Conservative MP Eve Adams should be banned from running in Oakville North-Burlington because of her behaviour, her opponent in the bitter nomination battle says. 

Adams should represent her current riding of Mississauga Brampton-South, Natalia Lishchyna told Evan Solomon, host of CBC News Network's Power & Politics.

"If these things are true, that is definitely an unfair advantage, that people were taking advantage of certain positions and that should not happen in an open and fair nomination race," she said.

Earlier this week, the president of the Oakville North-Burlington riding association alleged Adams improperly used private information from the party's database to help her win the nomination battle. Mark ​Fedak also alleged Adams was verbally abusive at a March 19 riding meeting.

Fedak sent a letter detailing the allegations to Prime Minister Stephen Harper and copied it to all Ontario Conservative MPs.

Fedak is supporting Lishchyna for the nomination.

Lishchyna says it doesn't matter that Adams has already moved to Oakville with her fiancé, Dimitri Soudas, who was fired Sunday as executive director of the Conservative Party because he breached his contract in helping Adams with her nomination bid. 

"I think it would be a good thing for her to represent that riding [Mississauga Brampton-South] for the next election," Lishchyna said.

Adams fights back

As more and more cracks form in the thin ice under Adams, CBC news has learned that she is fighting back for her political life. Pressure is mounting from within the Conservative Party ranks to block her from running for the nomination in Oakville North-Burlington.

The prime minister asked the party's top brass on Wednesday to look into complaints made about Adams' behaviour.

The party's national council immediately began its investigation and Adams' volunteer chair, Stephen Sparling, is preparing an official written response to the accusations made against her. 

Sparling says they have done everything "by the book" and will respond to each of the points raised in Fedak's letter.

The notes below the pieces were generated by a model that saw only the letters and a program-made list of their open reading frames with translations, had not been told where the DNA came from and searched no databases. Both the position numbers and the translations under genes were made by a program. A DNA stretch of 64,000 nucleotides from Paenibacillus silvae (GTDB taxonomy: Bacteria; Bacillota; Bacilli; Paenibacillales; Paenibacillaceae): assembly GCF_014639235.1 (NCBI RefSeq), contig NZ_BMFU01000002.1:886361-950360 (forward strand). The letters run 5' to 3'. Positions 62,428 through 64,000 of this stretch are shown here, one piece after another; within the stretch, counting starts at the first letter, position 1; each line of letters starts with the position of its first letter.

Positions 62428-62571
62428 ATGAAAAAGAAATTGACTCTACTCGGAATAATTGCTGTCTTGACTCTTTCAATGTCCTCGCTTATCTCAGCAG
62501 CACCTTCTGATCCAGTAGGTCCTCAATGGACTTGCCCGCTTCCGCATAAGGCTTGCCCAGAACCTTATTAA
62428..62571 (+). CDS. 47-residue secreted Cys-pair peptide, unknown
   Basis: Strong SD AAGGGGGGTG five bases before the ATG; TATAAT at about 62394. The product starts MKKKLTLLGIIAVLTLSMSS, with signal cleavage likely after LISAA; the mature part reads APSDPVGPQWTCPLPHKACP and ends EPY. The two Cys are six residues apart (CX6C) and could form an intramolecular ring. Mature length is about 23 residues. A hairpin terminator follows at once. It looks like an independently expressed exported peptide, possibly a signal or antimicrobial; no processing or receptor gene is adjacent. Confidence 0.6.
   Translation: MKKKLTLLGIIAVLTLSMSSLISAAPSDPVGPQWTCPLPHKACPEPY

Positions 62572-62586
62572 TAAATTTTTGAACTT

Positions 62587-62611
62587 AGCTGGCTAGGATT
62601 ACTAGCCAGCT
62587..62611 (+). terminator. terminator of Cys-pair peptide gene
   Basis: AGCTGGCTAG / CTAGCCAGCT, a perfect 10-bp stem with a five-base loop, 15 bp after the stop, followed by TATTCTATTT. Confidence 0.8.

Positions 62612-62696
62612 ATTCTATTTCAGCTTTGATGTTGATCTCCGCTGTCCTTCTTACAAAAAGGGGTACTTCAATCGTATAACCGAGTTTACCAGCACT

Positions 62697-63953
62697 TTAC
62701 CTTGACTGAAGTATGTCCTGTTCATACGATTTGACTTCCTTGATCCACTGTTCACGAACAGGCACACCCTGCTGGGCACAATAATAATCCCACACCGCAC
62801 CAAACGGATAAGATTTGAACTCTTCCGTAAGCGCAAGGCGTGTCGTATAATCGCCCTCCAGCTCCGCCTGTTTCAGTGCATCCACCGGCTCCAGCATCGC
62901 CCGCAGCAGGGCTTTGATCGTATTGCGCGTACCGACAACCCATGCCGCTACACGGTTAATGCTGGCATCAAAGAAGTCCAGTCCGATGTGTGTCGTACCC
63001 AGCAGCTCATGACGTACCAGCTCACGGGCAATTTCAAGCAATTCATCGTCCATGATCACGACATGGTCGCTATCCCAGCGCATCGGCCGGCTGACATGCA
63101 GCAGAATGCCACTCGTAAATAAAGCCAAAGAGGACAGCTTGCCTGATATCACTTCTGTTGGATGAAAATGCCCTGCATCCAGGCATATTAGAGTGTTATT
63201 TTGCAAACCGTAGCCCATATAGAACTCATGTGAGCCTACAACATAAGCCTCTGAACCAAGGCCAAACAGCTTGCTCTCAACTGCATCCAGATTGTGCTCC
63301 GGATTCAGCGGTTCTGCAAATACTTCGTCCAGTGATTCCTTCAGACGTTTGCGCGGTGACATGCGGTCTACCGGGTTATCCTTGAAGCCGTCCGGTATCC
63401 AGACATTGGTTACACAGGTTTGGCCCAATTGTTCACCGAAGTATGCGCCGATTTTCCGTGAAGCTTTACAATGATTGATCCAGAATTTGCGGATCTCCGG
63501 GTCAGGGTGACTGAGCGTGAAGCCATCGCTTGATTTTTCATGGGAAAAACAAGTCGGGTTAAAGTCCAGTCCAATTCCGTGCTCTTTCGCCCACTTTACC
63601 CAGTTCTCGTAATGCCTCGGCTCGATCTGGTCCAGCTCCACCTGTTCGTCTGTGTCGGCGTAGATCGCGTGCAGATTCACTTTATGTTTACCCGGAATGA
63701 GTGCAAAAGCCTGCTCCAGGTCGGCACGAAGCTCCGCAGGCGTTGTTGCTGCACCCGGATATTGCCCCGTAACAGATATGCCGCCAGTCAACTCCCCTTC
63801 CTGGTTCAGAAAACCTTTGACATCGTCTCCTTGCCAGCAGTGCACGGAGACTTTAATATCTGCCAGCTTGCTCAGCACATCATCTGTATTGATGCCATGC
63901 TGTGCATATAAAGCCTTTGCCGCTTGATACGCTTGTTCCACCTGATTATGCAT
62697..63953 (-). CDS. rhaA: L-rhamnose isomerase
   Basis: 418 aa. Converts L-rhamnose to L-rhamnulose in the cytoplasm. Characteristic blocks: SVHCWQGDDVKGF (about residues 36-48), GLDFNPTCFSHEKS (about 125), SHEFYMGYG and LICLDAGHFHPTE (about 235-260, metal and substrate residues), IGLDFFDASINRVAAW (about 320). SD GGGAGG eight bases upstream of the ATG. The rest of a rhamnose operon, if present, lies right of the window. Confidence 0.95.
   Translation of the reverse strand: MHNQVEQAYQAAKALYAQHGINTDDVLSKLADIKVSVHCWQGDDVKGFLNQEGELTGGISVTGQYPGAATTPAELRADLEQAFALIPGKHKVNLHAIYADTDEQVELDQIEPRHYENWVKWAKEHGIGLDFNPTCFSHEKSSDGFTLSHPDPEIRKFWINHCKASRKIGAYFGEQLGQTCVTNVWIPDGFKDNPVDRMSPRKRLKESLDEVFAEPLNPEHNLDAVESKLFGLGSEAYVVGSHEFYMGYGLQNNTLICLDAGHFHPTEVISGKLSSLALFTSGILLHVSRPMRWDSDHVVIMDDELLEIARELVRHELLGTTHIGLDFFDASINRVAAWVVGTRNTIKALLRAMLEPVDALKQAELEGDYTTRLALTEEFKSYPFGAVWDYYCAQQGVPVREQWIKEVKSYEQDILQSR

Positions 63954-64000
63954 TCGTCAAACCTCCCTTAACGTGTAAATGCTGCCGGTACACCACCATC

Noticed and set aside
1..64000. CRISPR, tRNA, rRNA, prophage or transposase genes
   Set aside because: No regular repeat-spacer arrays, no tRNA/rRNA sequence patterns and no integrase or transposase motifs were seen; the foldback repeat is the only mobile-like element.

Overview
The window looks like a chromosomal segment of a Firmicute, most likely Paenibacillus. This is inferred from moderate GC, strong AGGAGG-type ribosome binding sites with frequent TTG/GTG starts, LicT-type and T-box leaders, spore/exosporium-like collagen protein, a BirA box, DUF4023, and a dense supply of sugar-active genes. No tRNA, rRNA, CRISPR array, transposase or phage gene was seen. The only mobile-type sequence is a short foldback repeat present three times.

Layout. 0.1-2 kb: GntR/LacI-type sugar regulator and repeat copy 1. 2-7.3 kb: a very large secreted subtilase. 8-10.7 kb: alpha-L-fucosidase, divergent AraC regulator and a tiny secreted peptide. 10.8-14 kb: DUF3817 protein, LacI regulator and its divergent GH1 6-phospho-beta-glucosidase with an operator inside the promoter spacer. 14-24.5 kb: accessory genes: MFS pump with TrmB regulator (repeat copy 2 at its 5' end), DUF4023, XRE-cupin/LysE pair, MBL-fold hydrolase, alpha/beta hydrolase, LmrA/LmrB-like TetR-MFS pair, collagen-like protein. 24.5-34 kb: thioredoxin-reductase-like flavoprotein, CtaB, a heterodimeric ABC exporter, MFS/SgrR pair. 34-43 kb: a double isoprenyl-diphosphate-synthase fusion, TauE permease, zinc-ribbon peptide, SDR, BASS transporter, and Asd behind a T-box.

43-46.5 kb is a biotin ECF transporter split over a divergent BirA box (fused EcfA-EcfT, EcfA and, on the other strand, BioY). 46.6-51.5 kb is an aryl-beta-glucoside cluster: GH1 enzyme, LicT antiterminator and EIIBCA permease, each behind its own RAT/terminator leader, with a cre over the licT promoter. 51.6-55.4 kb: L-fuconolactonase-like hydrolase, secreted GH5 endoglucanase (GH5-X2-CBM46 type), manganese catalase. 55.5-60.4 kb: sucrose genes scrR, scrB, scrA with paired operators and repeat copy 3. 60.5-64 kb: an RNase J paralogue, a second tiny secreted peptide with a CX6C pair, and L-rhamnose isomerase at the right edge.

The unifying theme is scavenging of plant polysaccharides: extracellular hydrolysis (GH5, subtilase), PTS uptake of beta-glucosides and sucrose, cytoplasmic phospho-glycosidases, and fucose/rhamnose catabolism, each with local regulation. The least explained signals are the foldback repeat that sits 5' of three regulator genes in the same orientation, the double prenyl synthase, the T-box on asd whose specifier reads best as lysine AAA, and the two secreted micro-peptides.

"I do not believe in any way, shape or form that the party is going to bar our candidate and it would be groundless to do so," Sparling told the CBC's Chris Hall.  

Sparling says that Adams showed up at the riding meeting in March because she wanted to offer to be "helpful," but never got the opportunity after an "unpleasant reception" from the board members where Adams was asked to leave. He believes she was told to go because "nomination races can be heated at times and it got out of hand."

Sparling also responds to the accusation that Adams misused the party's voter database.

"At no time were they provided information they weren't supposed to have," he said. 

Sparling says he doesn't know how quickly the national council will resolve the issue. 

No comment from Harper 

Prime Minister Stephen Harper says he won't comment on whether Conservative MP Eve Adams broke party rules in a nomination battle for a newly formed riding.

Harper was answering questions from reporters Thursday after announcing new justice legislation in Mississauga, Ont. 

He also wouldn't comment on the dismissal of Adams' fiancé, Dimitri Soudas, Harper's former director of communications who most recently had been the Conservative Party's executive director.

"In terms of the member of Parliament, as you know, there's a nomination process in place," he said. "To the extent there are disputes around nomination processes, these things are referred to the national council of the party. In our party, the leader doesn't appoint candidates and he doesn't run the nomination process. These things are run by the elected national council of the party."